2. Melt the remaining 1 Tbsp. butter in the same pot (do not drain meat juices from pot). Add the onion, garlic, carrot, fennel, and thyme and cook over medium heat until the onion turns translucent, about 10 minutes.

3. As the vegetables cook, pour the chicken stock into a large saucepan. Place over medium heat and bring to a simmer. Reduce heat to low.

4. When the vegetable mixture is ready, add the orange zest to the pot along with the reserved meat and any accumulated juices. Mix well. Sprinkle in the flour in batches and stir to coat the vegetables and meat. Cook 2 minutes. Add the wine and stir.  Add the warm chicken stock to the pot 1 cup at a time, stirring as the stock is added. Once all of the stock has been added, bring the stew to a simmer for 20 minutes. Check seasoning and add more salt or pepper if needed. Ladle into bowls, top with potatoes, and serve.


Oven potato wedges

Preheat oven to 425. Cut one small Yukon gold potato per person into 8 wedges. On a lightly greased baking sheet, toss potatoes with enough olive oil to coat, plus salt, pepper, and garlic powder to taste. Arrange in a single layer. Roast for 30 minutes, flipping wedges over after 20 minutes.

Thanks to Ashlee at “A Year in the Kitchen” for providing the proper potato wedge cooking temperature and time in her blog.

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cajun chicken pasta

cajun chicken pasta

You know a recipe is good when you have to artfully arrange the leftovers in your fine china to take a picture of because you dove into the first servings without waiting, but you still feel it would be a crime not to blog it. That’s this recipe. After ONE BITE, Craig said, “Wow, we need to have this more often.”  I told him that would probably not be in our waistlines’ best interest, but there is no doubt that this recipe will be added to our rotation (ok, so I don’t have a rotation – as I’ve mentioned, I rarely make the same dish twice – but this one will be one of those rare exceptions).  Thanks to Elizabeth of Elizabeth’s Edible Experience for sharing the adaptation of an Emeril recipe.  She made it with the original shrimp, but I made this the week before we were headed out of town for 11 days, so I didn’t want to buy my usual 2-pound bulk bag of shrimp.  I decided to make it with chicken, and Craig said he prefered it that way because he could get meat in every bite in a way you wouldn’t if it were topped with 6 or so shrimp.  Of course, you could always chop the shrimp, which might be a fun variation for next time.  And yes, there will be a next time.  Soon.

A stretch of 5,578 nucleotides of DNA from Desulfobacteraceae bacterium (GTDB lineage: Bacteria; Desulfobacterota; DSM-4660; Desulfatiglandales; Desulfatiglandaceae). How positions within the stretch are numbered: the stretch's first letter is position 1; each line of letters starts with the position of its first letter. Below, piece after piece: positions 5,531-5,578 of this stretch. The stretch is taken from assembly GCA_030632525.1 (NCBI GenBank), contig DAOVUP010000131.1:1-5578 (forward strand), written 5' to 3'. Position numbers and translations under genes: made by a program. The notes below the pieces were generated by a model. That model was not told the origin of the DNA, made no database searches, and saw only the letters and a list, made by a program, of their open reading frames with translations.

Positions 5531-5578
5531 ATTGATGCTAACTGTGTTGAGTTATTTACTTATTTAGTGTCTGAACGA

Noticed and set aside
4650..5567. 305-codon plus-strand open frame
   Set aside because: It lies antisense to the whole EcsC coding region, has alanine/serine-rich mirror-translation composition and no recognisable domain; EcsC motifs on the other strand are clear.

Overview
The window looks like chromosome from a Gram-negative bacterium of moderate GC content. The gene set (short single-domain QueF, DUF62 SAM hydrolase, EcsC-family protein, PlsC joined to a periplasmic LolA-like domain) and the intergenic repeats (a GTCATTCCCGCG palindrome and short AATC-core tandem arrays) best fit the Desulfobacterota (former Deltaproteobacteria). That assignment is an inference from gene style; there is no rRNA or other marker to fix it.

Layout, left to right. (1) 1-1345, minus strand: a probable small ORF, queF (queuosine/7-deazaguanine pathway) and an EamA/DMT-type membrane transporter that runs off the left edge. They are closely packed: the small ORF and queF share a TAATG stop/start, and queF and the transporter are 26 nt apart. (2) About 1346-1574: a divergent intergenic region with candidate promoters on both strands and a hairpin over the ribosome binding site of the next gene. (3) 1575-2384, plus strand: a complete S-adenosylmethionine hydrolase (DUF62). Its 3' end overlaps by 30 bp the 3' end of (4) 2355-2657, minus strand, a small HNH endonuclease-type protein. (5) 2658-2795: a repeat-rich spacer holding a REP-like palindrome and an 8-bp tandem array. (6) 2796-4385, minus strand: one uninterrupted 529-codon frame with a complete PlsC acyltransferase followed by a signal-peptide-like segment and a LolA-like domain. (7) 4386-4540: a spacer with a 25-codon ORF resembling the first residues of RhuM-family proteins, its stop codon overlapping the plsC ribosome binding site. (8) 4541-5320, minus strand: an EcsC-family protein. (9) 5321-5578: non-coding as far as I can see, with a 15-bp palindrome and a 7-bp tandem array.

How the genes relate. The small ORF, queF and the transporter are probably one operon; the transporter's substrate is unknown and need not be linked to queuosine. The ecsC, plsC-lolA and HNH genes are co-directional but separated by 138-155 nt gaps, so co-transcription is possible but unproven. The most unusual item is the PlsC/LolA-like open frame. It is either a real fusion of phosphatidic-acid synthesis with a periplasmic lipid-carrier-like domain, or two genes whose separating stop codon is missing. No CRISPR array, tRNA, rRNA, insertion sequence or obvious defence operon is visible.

Cajun Chicken Pasta

Adapted from: Elizabeth’s Edible Experience, originally from Emeril Lagasse


10 oz. package fresh fettuccine

¾ pound chicken breast

1 Tbsp. butter

½ Tbsp. olive oil

1 ½ Tbsp. Emeril’s Essence, plus more for rubbing chicken (follow the link to Elizabeth’s blog to see how to make this spice blend at home)

Salt and pepper

1 cup finely chopped yellow onion

1/4 cup finely chopped jalapeno (I used even less with all the cayenne in the Essence, and it was still pretty spicy.  I used about ½ of a small jalapeno)

1 red bell pepper, thinly sliced (I added this)

1 Tbsp. minced garlic

1 ½ cups heavy cream

1 cup diced fresh tomatoes

½ cup reserved pasta cooking water

1 cup grated Pepper Jack cheese

1/4 cup grated Parmesan



1. Rub the chicken breast with Essence and grill until done.  Let cool and cut into bite-sized pieces.